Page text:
However, the Ukraine crisis isn’t the only one unfolding in the context of a broader “the West vs the Rest” clash. The political West doesn’t only bring “peace, stability, freedom and democracy” to Europe and Russia’s near abroad. There are many other such places. While Russia is allegedly being “aggressive” in its own backyard, so is China in the South and East CHINA sea, Iran (previously known as Persia) in the PERSIAN Gulf, etc. Because in the mind of the “indispensable” NATO planners, only other countries can be “aggressive” mere miles away from their coasts, at their borders or even inside their own sovereign territories. NATO, on the other hand, brings only “peace, stability, freedom and democracy” no matter how many thousands or even tens of thousands of kilometers away from its borders, regardless of how negatively that affects any country. And if any of the small vassal countries is to try and get the shackles of “freedom and democracy” off, the reaction is almost immediate.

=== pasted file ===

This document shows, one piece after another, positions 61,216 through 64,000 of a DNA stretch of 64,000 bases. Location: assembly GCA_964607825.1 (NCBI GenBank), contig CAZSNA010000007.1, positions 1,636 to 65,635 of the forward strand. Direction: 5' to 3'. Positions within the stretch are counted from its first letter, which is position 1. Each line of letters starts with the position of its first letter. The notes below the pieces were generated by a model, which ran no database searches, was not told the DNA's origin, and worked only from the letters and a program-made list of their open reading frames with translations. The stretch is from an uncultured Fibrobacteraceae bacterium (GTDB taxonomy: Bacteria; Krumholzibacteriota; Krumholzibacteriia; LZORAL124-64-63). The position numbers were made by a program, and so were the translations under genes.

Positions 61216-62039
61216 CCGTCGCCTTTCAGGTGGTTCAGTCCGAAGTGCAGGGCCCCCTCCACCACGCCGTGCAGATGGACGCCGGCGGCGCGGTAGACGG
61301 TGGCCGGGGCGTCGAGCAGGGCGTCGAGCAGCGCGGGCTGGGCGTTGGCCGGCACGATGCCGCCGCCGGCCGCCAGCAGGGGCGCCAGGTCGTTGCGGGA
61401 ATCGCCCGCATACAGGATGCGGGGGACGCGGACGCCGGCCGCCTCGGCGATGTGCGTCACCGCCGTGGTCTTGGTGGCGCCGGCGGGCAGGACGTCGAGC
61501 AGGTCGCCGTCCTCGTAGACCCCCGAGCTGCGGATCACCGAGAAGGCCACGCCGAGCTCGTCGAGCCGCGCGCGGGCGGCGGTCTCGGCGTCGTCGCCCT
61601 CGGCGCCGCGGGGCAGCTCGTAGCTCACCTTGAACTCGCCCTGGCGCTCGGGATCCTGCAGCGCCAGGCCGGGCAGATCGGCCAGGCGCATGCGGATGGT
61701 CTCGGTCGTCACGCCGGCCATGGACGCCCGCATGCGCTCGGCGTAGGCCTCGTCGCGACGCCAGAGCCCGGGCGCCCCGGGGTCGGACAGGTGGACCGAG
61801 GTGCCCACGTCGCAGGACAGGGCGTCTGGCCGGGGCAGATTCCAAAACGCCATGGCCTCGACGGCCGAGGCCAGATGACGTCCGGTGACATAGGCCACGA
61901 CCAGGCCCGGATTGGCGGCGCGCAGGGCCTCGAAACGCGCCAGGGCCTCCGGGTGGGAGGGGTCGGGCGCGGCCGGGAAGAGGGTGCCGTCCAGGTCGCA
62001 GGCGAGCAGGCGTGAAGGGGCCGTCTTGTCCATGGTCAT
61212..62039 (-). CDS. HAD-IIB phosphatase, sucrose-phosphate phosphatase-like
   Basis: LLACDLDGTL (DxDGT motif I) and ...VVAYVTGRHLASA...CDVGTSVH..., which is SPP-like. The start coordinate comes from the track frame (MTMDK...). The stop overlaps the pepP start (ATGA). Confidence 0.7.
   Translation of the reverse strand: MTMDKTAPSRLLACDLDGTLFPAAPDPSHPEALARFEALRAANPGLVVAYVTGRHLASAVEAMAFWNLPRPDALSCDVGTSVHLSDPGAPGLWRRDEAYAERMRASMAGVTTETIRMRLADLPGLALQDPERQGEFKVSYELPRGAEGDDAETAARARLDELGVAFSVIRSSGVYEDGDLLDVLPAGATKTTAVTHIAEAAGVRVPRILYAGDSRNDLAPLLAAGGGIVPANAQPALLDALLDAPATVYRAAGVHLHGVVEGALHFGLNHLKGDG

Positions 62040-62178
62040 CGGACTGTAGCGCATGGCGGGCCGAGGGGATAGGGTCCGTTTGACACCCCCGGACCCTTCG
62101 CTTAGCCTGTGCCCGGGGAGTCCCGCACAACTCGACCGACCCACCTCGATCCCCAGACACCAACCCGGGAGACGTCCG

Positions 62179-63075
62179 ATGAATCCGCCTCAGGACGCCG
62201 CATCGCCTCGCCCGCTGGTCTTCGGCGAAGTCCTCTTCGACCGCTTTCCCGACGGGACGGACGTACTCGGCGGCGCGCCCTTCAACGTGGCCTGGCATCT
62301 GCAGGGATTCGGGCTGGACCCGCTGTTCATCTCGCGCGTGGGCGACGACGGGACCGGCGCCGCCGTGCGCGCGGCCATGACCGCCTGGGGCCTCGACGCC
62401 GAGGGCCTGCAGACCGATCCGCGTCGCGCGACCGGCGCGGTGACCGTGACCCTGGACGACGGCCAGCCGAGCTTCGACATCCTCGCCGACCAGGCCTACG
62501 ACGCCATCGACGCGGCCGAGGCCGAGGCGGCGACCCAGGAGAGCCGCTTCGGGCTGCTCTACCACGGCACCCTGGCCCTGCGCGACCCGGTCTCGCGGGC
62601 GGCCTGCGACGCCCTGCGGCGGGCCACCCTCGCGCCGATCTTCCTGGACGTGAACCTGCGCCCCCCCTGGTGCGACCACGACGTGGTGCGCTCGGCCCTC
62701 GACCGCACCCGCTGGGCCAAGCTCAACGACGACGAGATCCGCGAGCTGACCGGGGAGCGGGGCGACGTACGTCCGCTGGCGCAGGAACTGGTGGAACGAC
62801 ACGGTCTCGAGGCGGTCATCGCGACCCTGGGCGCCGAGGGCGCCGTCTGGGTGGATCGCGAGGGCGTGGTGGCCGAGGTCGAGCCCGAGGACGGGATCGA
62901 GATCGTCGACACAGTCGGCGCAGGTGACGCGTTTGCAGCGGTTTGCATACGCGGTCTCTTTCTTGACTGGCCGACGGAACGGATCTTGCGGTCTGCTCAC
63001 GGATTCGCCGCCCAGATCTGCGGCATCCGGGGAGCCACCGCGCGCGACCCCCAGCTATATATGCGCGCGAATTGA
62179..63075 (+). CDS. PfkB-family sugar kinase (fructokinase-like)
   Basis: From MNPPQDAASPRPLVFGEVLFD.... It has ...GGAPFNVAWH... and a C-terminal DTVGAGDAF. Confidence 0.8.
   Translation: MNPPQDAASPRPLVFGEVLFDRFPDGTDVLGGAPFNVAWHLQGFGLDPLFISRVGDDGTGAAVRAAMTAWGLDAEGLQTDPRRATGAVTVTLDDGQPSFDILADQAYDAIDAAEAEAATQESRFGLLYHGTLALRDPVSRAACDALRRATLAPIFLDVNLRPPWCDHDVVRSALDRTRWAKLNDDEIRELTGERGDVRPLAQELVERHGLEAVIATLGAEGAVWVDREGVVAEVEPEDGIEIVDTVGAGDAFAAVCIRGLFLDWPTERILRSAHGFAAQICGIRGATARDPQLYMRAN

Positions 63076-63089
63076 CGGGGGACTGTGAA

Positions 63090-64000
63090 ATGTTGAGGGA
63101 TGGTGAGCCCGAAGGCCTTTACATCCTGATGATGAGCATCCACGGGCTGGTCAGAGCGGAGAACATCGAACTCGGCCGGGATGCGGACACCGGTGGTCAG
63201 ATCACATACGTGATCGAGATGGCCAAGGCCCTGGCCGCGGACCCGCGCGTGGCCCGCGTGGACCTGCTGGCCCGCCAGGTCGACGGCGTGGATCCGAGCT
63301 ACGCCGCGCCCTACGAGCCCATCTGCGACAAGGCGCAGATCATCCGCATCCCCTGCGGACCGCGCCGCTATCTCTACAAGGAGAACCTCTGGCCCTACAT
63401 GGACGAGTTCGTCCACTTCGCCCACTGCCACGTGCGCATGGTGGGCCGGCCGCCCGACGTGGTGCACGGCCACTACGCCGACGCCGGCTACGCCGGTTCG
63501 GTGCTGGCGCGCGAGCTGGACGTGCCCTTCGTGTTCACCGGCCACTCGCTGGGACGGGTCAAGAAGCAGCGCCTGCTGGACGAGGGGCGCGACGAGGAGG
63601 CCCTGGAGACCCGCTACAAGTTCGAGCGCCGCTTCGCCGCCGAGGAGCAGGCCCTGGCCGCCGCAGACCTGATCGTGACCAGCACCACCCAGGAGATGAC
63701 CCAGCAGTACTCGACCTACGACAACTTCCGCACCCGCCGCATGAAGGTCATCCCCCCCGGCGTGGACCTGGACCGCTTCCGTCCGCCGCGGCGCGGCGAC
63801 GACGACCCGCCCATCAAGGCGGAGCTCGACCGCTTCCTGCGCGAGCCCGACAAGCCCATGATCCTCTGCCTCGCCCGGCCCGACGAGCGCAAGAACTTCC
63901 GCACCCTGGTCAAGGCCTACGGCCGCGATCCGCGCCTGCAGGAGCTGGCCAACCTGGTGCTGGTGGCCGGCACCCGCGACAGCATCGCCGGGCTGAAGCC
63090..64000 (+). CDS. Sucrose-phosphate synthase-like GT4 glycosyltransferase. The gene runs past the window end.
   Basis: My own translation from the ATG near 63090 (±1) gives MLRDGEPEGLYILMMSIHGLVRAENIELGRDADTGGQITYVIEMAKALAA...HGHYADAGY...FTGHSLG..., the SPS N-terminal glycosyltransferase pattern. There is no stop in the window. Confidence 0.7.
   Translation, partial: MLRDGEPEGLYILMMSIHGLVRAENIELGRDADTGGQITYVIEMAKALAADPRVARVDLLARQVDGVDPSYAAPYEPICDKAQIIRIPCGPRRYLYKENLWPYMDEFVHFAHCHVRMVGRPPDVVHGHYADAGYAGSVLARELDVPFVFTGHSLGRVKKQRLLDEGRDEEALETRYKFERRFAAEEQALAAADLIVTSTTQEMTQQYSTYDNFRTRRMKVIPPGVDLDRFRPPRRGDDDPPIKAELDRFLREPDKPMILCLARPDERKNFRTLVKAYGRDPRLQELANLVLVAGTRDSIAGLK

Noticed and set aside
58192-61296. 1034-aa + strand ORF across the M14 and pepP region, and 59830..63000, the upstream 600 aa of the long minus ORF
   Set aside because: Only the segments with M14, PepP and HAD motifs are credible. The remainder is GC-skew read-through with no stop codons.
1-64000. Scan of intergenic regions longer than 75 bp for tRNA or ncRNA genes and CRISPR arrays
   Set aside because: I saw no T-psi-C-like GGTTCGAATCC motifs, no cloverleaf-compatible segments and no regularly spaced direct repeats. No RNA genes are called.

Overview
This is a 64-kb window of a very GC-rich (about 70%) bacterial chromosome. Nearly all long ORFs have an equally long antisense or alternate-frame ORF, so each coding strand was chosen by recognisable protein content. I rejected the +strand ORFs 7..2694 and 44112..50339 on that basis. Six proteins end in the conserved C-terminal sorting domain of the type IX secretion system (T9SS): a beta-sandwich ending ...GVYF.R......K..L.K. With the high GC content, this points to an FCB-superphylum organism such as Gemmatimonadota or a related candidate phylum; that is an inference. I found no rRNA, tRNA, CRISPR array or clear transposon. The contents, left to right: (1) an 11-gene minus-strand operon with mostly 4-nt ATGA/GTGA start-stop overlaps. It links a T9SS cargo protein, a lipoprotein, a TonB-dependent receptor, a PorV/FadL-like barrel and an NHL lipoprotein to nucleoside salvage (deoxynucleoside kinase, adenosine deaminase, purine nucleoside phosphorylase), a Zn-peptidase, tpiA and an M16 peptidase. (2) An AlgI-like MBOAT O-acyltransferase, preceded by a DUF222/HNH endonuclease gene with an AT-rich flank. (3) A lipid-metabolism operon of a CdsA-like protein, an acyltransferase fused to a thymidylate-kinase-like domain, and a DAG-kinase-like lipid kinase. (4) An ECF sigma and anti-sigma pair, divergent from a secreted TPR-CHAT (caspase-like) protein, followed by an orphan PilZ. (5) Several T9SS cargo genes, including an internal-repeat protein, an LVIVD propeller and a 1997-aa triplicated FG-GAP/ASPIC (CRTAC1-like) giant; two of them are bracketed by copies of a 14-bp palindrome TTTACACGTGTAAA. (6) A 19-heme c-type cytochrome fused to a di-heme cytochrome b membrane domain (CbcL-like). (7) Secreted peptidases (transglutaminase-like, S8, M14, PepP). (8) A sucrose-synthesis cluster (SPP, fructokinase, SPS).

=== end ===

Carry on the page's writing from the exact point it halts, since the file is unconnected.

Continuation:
The most recent such example is the tiny island country called the Solomon Islands. It’s safe to assume most people haven’t even heard of this peaceful Pacific island state, a former UK colony situated some 2000 km northeast of Australia. In late April, the Solomon Islands had the “audacity” to sign a security agreement with China, which would allow Beijing to send military and police personnel to the island country, as well as open the door to a Chinese naval presence in the South Pacific. Or at least that’s what the United States, Australia and New Zealand claim the agreement is all about. My esteemed colleague Uriel Araujo wrote an excellent analysis with a more in-depth focus on the agreement, its causes and possible consequences.